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Fed leads back chief constables’ call for charging powers return

They say charging delays mean officers have to monitor and complete ongoing tasks as investigations remain live

West Midlands, Greater Manchester and West Yorkshire Police Federations have backed their chief constables’ calls for custody sergeants to have the power to charge suspects.

The Chief Constables of all three forces this week said charging decisions should be stripped from the Crown Prosecution Service and given back to police in most cases. They said the CPS, which has suffered huge funding cuts, should concentrate only on the most serious cases.

That would mean custody officers would decide whether to charge suspects for crimes such as domestic abuse, harassment, burglary, robbery, theft, knife crime, and violent crime.

Federation Chairs Rich Cooke (West Midlands), Mike Peake (Greater Manchester) and Craig Nicholls (West Yorkshire) said changing the charging rules could free officers from “undue stress” brought about by delays caused by the CPS.

Rich Cooke said: “This is an important intervention by the Chief Constables because the situation has clearly reached crisis point and is having a huge impact on victims, suspects and police officers.

“We have called time and again for our members to be given the time and space to do their jobs properly as that has become increasingly difficult because of long and often unnecessary delays in the legal process.

“If officers were once again given powers to charge suspects it would remove layers of needless bureaucracy and free our frontline officers to tackle crime and better serve their communities.”

Mike Peake said the CPS didn’t have the “capability of making necessary quick time decisions”, which in turn placed an added burden on police officers.

He explained: “Removing police decision-making to charge criminals for certain offences should never have been implemented, and I fully support GMP Chief Constable Stephen Watson on this matter.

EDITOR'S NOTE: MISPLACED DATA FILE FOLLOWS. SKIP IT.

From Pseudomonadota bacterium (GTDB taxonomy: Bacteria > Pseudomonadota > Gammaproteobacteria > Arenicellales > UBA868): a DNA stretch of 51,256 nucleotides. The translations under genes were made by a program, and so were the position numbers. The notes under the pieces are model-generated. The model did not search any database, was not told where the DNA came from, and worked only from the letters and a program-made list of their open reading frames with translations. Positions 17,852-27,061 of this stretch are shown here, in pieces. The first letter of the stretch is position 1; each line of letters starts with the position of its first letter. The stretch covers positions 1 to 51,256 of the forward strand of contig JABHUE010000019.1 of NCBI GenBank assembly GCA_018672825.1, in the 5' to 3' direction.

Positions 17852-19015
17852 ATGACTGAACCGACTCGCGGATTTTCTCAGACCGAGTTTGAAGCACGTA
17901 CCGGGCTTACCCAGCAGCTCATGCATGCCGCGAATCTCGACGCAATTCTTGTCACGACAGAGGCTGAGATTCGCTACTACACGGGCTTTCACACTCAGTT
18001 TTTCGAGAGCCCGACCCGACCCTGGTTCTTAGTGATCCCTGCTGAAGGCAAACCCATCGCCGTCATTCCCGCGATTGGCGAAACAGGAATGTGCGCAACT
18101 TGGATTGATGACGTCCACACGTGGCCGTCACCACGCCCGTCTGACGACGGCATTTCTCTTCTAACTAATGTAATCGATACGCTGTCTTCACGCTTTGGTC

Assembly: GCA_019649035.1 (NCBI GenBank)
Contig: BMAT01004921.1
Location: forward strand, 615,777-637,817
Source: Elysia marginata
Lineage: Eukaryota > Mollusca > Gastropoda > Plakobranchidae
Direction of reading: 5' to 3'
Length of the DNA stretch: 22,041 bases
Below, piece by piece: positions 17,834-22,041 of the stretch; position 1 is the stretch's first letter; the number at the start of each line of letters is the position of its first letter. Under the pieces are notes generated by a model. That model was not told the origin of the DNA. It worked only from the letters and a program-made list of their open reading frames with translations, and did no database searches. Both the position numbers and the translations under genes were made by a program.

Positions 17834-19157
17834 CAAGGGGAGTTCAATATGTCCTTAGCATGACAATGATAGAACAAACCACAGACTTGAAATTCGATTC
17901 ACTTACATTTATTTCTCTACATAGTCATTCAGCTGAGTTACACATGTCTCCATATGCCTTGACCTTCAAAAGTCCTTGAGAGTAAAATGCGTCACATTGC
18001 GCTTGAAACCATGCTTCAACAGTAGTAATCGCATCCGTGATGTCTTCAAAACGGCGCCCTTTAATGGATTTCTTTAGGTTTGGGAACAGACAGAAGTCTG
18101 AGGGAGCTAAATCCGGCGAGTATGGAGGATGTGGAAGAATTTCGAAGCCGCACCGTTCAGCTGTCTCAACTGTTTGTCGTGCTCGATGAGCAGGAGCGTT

“The CPS, which is another public sector organisation seemingly under great pressure, hasn’t got the capability of making necessary quick time decisions that could take criminals off our streets.

“The current delays are having a negative impact on officers’ workloads, as they have a requirement to continue to monitor and complete ongoing tasks as investigations remain live.”

Craig Nicholls described removing some charging decisions from the CPS and handing them back to the police service was an “inevitable step” due to funding cuts.

He added: “It is an unwanted necessity that policing take back charging decisions because of the lack of funding within CPS.

“This is an inevitable step that the police must take to reduce waiting times for simple decisions to be made.

“And this is yet another system that is broken at the hands of the current Government and is causing officers undue stress and concern on their workloads.”

Chief Constables Craig Guildford (West Midlands), Stephen Watson (Greater Manchester) and John Robins (West Yorkshire) told The Guardian newspaper: “The director of public prosecutions needs to give the right back to the police to make charging decisions there and then in far more cases: domestic abuse, harassment, burglary, robbery, theft, knife crime, violent crime.

“We used to do this, officers want it, victims want it, defence lawyers want it, and we are sure the courts do too, but the system keeps saying no. We are trying to help free up CPS and partner agency work to do what they should be doing – prosecuting, not administration.”

They added: ““Where is the evidence to support our call? In March 2015, 16% of crimes were resolved with a charge and/or summons and now it is 5.6%..

“This is not because police have suddenly become less effective. It is because of so called ‘attrition’ where victim disengagement occurs and results in fewer charges due to time delays and a feeling of being unsupported by a seemingly faceless and insensitive system.”

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